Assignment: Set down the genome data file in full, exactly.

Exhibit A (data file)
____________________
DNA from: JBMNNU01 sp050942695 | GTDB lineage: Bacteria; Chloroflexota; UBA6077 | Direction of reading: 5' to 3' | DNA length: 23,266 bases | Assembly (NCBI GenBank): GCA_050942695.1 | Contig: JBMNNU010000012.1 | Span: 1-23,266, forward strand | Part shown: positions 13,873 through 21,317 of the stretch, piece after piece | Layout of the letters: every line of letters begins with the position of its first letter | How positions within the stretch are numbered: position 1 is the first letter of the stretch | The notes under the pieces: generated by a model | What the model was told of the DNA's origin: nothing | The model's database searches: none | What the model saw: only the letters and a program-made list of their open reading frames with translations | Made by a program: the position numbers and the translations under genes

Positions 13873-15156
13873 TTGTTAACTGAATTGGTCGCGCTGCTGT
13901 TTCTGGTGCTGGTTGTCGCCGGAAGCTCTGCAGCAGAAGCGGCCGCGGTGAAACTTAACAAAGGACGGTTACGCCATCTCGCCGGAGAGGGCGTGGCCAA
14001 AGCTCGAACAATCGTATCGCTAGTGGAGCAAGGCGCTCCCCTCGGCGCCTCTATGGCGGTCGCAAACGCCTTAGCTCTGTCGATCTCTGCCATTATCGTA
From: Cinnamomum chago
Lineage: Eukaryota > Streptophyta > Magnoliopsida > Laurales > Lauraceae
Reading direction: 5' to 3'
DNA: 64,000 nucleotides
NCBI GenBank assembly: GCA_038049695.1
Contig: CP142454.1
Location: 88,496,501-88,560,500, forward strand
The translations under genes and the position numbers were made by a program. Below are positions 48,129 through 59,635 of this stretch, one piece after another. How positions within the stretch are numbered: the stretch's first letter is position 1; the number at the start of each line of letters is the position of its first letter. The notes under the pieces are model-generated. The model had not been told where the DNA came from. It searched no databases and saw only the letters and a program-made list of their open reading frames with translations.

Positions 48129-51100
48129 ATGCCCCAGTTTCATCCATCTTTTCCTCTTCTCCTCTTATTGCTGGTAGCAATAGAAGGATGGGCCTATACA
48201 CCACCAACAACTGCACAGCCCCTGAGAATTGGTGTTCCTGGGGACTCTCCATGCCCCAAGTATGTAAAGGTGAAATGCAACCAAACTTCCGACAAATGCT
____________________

DNA from: JBMNNU01 sp050942695 | GTDB lineage: Bacteria; Chloroflexota; UBA6077 | Direction of reading: 5' to 3' | DNA length: 23,266 bases | Assembly (NCBI GenBank): GCA_050942695.1 | Contig: JBMNNU010000012.1 | Span: 1-23,266, forward strand | Part shown: positions 13,873 through 21,317 of the stretch, piece after piece | Layout of the letters: every line of letters begins with the position of its first letter | How positions within the stretch are numbered: position 1 is the first letter of the stretch | The notes under the pieces: generated by a model | What the model was told of the DNA's origin: nothing | The model's database searches: none | What the model saw: only the letters and a program-made list of their open reading frames with translations | Made by a program: the position numbers and the translations under genes

Positions 13873-15156
13873 TTGTTAACTGAATTGGTCGCGCTGCTGT
13901 TTCTGGTGCTGGTTGTCGCCGGAAGCTCTGCAGCAGAAGCGGCCGCGGTGAAACTTAACAAAGGACGGTTACGCCATCTCGCCGGAGAGGGCGTGGCCAA
14001 AGCTCGAACAATCGTATCGCTAGTGGAGCAAGGCGCTCCCCTCGGCGCCTCTATGGCGGTCGCAAACGCCTTAGCTCTGTCGATCTCTGCCATTATCGTA
From: Cinnamomum chago
Lineage: Eukaryota > Streptophyta > Magnoliopsida > Laurales > Lauraceae
Reading direction: 5' to 3'
DNA: 64,000 nucleotides
NCBI GenBank assembly: GCA_038049695.1
Contig: CP142454.1
Location: 88,496,501-88,560,500, forward strand
The translations under genes and the position numbers were made by a program. Below are positions 48,129 through 59,635 of this stretch, one piece after another. How positions within the stretch are numbered: the stretch's first letter is position 1; the number at the start of each line of letters is the position of its first letter. The notes under the pieces are model-generated. The model had not been told where the DNA came from. It searched no databases and saw only the letters and a program-made list of their open reading frames with translations.

Positions 48129-51100
48129 ATGCCCCAGTTTCATCCATCTTTTCCTCTTCTCCTCTTATTGCTGGTAGCAATAGAAGGATGGGCCTATACA
48201 CCACCAACAACTGCACAGCCCCTGAGAATTGGTGTTCCTGGGGACTCTCCATGCCCCAAGTATGTAAAGGTGAAATGCAACCAAACTTCCGACAAATGCT